Hey everyone! 🙂
Well. This is not my last email home. That will be . And that is super weird to think about, so I’m just not going to think about it, despite all of ya’ll’s best efforts to make me think about it. 😛
This week was fun. Between a few exchanges and some rather hot weather, I’ve been kind of stressed for most of the week. The other day I was looking back on those days when I was in the MTC in Utah, and how I felt as I looked forward to the next two years. I remember exactly how I felt. I remember all those hopes and dreams, all the homesickness, all the stress and worry about whether or not I would be good enough, whether I would have any sort of effect on people’s lives. I remember so many experiences where I would just stand there and think, “What on earth am I doing right now. This is the scariest thing I have ever done.” And I remember so many moments of pushing away the feelings of fear and anxiety and just focusing on trying to understand what my teachers were saying in French.
, I was on a plane, still pushing that fear and anxiety away. Would I live up to the expectations? What was I doing?
Then I met my trainer. Elder Boscan changed me so much. He taught me obedience and virtue, and that no matter how bad I was at something, if I did what I could, I didn’t have to worry about the outcome because it’s the Lord’s work, not mine. I learned something different from each of my next companions. With Elder Gutierrez, I learned how to have fun in diligence. With Elder Peery, I learned maturity in leadership. With Elder Blackwelder, I learned to work hard in what I could change, and not get so worked up about things I couldn’t change. With Elder Aulner, I learned to work harder when everything is against you. With Elder Colunga, I learned humility and self-control. With Elder Valencia, I am learning to love as the Savior loves.
Now I stand here, almost at the end of these two years, and at the beginning of an eternity, and I wonder how I could have ever lived without this time. It brings me to tears to think of how much love the Lord had for me to let me struggle and hurt and push and fight through all the painful moments.
I remember walking away from countless encounters with angry, mean, clever people who found just the right way to cut me to the core, holding back angry tears as I tried to understand why on earth I came here if people weren’t going to give me the time of day just because of the way I dress or the way I speak or, worse than anything, the name I wear on my chest. I remember walking through a dark street in Montreal, frustrated and exhausted from weeks and months of rejection and disrespect, and asking He who could fix it all with a word why He seemed to care so little.
Why didn’t God pull Joseph of Egypt out of prison earlier? Why did Noah have to stay on that boat for so stinking long (emphasis on stinking!)? Why did Jeremiah have to spend so many days prophesying from prison? Why did John the Baptist and Peter and Paul and James and Stephen and Hyrum and Joseph and so many others, both in the modern and ancient days, have to lose their lives for this? Why did the Son of the living God spend three years of His life being mocked and attacked and cast out, with no real physical home where He could always go back to be accepted and loved? Why did He spend so many tears and so much blood for this? Why does the world seem so unfair?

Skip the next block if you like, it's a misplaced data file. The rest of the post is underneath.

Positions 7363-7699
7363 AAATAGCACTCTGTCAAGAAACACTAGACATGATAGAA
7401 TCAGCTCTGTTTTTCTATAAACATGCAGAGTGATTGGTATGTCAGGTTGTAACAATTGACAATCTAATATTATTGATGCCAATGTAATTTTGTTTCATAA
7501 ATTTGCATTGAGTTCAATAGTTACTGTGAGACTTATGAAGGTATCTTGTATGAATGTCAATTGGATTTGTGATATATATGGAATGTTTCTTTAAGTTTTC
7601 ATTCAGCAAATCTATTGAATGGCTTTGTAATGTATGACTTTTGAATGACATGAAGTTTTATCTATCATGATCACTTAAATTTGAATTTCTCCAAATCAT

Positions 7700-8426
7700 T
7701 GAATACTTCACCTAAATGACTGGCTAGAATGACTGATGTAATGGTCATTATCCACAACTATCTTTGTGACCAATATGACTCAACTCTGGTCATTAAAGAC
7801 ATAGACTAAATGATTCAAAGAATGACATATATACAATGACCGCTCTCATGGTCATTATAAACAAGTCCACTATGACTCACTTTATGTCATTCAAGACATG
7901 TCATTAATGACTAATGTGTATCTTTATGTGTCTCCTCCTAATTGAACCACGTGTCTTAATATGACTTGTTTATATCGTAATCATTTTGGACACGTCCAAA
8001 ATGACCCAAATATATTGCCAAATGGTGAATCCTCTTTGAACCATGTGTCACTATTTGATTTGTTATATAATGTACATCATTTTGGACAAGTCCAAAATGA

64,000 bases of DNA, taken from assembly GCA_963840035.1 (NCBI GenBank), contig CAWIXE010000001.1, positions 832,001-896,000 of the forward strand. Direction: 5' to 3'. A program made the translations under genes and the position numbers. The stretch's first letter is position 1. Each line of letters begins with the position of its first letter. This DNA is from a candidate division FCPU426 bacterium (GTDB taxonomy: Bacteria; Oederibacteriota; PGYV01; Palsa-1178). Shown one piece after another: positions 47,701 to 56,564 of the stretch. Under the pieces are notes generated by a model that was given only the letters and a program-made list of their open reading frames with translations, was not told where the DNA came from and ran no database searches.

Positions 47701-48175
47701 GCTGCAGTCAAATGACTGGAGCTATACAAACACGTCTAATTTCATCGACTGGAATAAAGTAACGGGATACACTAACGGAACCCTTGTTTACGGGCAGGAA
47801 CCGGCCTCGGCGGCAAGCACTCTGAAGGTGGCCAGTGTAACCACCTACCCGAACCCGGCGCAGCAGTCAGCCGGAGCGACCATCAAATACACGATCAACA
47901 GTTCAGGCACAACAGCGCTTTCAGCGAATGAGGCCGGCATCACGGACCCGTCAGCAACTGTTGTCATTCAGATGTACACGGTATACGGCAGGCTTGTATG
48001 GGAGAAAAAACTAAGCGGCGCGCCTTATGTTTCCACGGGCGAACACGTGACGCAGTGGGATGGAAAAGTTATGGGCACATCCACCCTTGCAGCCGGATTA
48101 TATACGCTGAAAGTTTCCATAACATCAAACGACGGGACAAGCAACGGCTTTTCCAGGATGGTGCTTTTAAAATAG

I believe that eternal life is too great a reward for us to obtain without gaining at least a small comprehension of the price that was paid to gain it. How could we possibly understand the depth of joy in heaven without having walked, for at least a fraction of the time that He did, through that valley of death which the Savior Himself overcame for each one of us?
God allows us to suffer, not because He doesn’t want us to be happy, but because He wants us to understand what happiness really is. Happiness is not the absence of trials; happiness is found in progress, which can only be attained by having something to progress through, something to push against. And thankfully, wonderfully, we don’t have to push alone.
So what have I learned from my mission? I think I’ve learned a bit more of what it really takes to be happy.
My dad loves to quote a poem by Ella Wheeler Wilcox, and that’s where I’d like to end my thoughts this week. It’s called “Worth While.”
“It is easy enough to be pleasant,
When life flows by like a song,
But the man worth while is one who will smile,
When everything goes dead wrong.
For the test of the heart is trouble,
And it always comes with the years,
And the smile that is worth the praises of earth,
Is the smile that shines through tears.
It is easy enough to be prudent,
When nothing tempts you to stray,
When without or within no voice of sin
Is luring your soul away;
But it’s only a negative virtue
Until it is tried by fire,
And the life that is worth the honor on earth,
Is the one that resists desire.
By the cynic, the sad, the fallen,
Who had no strength for the strife,
The world’s highway is cumbered to-day,
They make up the sum of life.
But the virtue that conquers passion,
And the sorrow that hides in a smile,
It is these that are worth the homage on earth
For we find them but once in a while.”
I love you all!
Elder Bryan McOmber